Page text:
Tony Shalhoub (‘The Marvelous Mrs. Maisel’) on Abe’s new direction: ‘It’s all high stakes for him!’ [EXCLUSIVE VIDEO INTERVIEW]

“It’s both daunting and kind of exhilarating at the same time,” confesses Tony Shalhoub of the challenges thrown at his character on “The Marvelous Mrs. Maisel.” After winning the Best Comedy Supporting Actor Emmy this past year for playing Abe Weissman, he now returns as a nominee yet again for Abe’s most complex season yet. Watch the exclusive video interview above. 

While every actor hopes their show runs for many years, Shalhoub thinks that one of the pitfalls is that “often you get squeezed into a limited range.” This can be especially true for comedies, which all too often lock players into the same set of circumstances in order to keep the jokes fast and familiar. Shalhoub says as an actor, that can make you “start to feel a little painted into a corner… but with Amy and Dan it just doesn’t work like that.”

SEE Amy Sherman-Palladino interview: ‘The Marvelous Mrs. Maisel’

He refers of course, to writer/directors Amy Sherman-Palladino and Daniel Palladino. In Season 3 they throw Abe several curveballs, notably the loss of his job and apartment. Shalhoub’s Emmy submission, “Marvelous Radio,” depicts Abe charting a new and unexpected course in life as a rebel writer. “It’s a little daunting,” Shalhoub admits of his character’s many upheavals. But he is ultimately pleased with the new avenues the role allows him to explore.

Part of the thrill of pushing Abe in new directions comes from how he sees the world around him. “He lives in the world of his mind,” suggests Shalhoub, “It’s all high stakes for him.” Since witnessing the life of his daughter Midge (Rachel Brosnahan) fall apart after her divorce he carries the fear that “everything has the potential to go south in a big way.”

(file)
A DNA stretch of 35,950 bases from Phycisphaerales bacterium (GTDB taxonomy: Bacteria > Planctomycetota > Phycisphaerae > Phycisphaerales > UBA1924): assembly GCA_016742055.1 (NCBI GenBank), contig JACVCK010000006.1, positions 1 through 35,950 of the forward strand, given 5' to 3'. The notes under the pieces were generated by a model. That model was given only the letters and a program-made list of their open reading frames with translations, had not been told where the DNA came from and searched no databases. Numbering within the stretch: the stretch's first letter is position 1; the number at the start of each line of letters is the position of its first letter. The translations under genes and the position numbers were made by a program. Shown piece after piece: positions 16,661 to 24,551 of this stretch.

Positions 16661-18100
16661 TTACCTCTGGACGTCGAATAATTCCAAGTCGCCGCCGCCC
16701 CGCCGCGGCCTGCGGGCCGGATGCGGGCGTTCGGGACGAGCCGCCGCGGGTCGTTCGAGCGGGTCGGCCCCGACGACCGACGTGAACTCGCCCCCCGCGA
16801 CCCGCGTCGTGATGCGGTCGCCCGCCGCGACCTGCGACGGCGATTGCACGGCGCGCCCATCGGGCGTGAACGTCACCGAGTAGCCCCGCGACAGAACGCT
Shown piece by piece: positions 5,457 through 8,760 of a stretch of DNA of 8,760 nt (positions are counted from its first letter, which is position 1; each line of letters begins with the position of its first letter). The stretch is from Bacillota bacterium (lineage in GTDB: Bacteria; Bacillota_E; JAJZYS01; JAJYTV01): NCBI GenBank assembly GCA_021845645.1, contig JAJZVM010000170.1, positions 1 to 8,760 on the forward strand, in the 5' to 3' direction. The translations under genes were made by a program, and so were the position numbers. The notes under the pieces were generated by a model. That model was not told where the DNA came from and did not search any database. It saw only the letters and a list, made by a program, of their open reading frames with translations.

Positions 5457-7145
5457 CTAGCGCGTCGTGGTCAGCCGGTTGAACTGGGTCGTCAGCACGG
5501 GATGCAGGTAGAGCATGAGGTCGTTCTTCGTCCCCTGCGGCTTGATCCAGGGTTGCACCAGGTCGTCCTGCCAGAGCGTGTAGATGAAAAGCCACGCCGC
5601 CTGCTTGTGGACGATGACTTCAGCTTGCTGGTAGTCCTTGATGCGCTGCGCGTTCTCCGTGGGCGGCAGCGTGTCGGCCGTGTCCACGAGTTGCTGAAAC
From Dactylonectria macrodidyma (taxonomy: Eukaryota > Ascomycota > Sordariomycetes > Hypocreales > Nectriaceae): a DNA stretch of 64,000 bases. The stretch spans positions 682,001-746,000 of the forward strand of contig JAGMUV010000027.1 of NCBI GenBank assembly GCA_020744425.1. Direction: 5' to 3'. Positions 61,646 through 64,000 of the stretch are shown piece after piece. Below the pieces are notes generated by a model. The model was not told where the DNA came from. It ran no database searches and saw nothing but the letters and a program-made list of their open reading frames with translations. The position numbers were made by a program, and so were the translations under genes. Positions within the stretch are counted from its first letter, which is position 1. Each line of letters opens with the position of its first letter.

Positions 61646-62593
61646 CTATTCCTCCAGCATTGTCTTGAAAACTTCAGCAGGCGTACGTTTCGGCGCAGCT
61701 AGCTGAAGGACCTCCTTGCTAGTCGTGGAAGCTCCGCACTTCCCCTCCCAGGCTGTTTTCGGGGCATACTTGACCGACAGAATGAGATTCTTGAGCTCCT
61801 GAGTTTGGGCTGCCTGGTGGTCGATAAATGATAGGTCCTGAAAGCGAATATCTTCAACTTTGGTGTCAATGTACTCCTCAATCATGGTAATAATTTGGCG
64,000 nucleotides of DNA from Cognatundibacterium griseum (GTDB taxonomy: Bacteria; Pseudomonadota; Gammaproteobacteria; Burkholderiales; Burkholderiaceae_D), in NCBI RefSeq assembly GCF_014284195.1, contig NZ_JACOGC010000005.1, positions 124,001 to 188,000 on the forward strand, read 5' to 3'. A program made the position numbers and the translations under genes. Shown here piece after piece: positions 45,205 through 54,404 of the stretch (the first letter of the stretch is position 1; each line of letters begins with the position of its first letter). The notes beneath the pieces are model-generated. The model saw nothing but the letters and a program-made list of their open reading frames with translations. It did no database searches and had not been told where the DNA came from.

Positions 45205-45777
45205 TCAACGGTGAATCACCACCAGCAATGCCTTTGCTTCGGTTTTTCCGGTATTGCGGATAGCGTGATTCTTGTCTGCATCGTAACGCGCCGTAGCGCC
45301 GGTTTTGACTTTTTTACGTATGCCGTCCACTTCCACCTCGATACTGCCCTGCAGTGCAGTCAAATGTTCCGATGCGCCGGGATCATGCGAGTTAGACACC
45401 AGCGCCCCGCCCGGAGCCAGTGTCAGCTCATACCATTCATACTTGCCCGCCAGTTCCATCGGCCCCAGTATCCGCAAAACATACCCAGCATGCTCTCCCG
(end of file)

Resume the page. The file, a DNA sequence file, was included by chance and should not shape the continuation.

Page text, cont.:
SEE Rachel Brosnahan interview: ‘The Marvelous Mrs. Maisel’

So there’s always a big reaction to be had from Abe. He is wildly uncomfortably when forced to move in with Moishe (Kevin Pollack) and Shirley (Caroline Aaron). He boasts about being published in the New York Times to the point of forcing the paper on the attendees of his grandson’s bris. “He’s not a casual, complacent guy,” says Shalhoub with a smirk. “It’s never smooth sailing for Abe.” The new highs and lows of the character provided plenty of fun for the actor because everyday on set was a fresh, exciting challenge.

Shalhoub has won four Emmys out of 11 career nominations. He has three Best Comedy Actor wins for “Monk” and the one for “Maisel” last year. He has also won a Tony Award for “The Band’s Visit,” with additional nominations for “Conversations With my Father,” “Golden Boy,” and “Act One.”

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